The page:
Illustration of Three-domain system

1999 Three-domain system

The book of science

Tom Sharp

Carl Woese, George E. Fox cell biology Illustration of Three-domain system

Three-domain system

Archaea were thought to be bacteria both being prokaryotes, that is, unicellular organisms lacking nuclei enclosed in a membrane; however, Carl Woese and George E. Fox found that archaea were different and not derived from bacteria, but having a common ancestor.


They’re hard to see with naked eyes, and hard to distinguish from bacteria even with a microscope. They live in soils, marshes, and oceans; they live in hot springs and salt lakes; they live on our skin and in our mouths. Once we thought they were rare, but now we know they’re everywhere.

More like you and me

Maybe eukaryotic cell DNA (in you and me) is derived from ancient archaeal ancestors, as similarities in genes may show. Or maybe horizontal gene transfers moved archaeal DNA into eukaryotes more recently, just as they moved between archaea and bacteria. But the thought that tiny halophiles, thermophiles, alkaliphiles, or acidophiles; whether phototrophs, lithotrophs, or organotrophs, could share their gifts with us could either humble us or make us proud.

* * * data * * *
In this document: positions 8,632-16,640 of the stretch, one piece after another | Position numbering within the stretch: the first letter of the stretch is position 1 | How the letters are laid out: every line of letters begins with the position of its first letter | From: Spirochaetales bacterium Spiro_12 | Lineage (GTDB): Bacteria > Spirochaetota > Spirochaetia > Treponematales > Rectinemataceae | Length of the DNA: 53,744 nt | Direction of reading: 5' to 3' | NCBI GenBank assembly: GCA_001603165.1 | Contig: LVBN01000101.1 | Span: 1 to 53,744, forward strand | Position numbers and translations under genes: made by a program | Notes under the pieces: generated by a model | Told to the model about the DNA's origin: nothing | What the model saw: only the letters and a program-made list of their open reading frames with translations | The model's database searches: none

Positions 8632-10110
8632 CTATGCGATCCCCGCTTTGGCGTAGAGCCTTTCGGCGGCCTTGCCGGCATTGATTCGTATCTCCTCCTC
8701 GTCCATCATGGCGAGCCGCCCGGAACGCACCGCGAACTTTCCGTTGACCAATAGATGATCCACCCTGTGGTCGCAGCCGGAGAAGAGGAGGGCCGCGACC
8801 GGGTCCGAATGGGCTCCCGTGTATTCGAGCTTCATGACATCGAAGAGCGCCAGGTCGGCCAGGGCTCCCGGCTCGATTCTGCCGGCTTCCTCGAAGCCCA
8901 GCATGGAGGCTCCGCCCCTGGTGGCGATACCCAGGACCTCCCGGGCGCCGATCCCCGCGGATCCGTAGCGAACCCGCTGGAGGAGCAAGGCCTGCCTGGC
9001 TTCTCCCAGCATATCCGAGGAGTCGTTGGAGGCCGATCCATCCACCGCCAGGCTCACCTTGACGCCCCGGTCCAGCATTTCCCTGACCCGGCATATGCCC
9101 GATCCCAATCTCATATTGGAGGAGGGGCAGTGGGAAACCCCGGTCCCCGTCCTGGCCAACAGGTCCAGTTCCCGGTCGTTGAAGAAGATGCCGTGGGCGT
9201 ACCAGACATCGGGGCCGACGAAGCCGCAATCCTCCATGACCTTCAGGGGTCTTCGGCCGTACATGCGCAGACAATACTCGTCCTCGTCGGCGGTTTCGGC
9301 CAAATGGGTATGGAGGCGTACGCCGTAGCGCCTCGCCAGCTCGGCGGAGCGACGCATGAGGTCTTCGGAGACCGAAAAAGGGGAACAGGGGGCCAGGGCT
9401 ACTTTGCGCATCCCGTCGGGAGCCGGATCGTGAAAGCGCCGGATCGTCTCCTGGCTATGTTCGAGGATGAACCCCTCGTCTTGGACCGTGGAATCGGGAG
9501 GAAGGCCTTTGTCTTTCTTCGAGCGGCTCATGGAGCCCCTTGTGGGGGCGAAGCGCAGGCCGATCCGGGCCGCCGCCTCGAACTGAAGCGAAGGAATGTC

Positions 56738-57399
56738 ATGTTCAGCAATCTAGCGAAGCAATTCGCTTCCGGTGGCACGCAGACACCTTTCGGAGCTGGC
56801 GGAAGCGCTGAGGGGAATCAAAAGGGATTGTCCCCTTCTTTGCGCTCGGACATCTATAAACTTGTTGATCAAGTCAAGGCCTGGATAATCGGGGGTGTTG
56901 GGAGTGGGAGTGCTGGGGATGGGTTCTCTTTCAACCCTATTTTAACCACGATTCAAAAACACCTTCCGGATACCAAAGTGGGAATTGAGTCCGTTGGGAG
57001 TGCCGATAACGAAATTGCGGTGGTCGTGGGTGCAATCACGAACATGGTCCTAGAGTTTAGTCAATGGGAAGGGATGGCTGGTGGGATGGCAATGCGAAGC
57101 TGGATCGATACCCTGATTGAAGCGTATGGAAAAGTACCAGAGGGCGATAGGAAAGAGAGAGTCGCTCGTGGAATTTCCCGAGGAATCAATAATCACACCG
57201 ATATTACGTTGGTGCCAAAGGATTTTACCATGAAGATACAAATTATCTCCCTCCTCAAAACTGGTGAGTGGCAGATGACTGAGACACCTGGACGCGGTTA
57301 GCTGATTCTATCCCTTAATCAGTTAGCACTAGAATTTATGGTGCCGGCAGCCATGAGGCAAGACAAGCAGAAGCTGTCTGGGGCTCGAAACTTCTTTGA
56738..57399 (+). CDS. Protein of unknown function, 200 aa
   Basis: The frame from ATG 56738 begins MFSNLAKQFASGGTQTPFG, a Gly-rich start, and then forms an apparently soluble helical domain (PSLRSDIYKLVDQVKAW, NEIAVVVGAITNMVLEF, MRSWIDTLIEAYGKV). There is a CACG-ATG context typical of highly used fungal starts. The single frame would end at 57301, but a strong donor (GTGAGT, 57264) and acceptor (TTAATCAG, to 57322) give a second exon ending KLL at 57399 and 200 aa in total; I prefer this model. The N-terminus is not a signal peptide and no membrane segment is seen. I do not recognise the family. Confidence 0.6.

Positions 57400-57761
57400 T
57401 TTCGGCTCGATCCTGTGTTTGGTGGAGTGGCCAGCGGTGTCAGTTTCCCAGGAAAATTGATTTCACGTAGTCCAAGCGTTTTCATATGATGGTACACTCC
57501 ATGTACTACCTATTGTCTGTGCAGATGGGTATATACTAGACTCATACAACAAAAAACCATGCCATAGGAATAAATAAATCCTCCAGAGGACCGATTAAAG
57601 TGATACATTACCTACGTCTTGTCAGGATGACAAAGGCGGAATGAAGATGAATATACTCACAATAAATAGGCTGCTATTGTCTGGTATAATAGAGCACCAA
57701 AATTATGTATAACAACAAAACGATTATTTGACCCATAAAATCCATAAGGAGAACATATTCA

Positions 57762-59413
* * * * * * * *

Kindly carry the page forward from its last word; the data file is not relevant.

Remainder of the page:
Before we discovered archaea, we thought we had only prokaryotes (bacteria) and eukaryotes (protists, plants, fungi, and animals). At first, we thought archaea were kinds of bacteria; however, Woese found large differences among archaea, bacteria, and eukarya in ribosomal RNA structures, which are essential to all life and known to be stable on evolutionary time scales.

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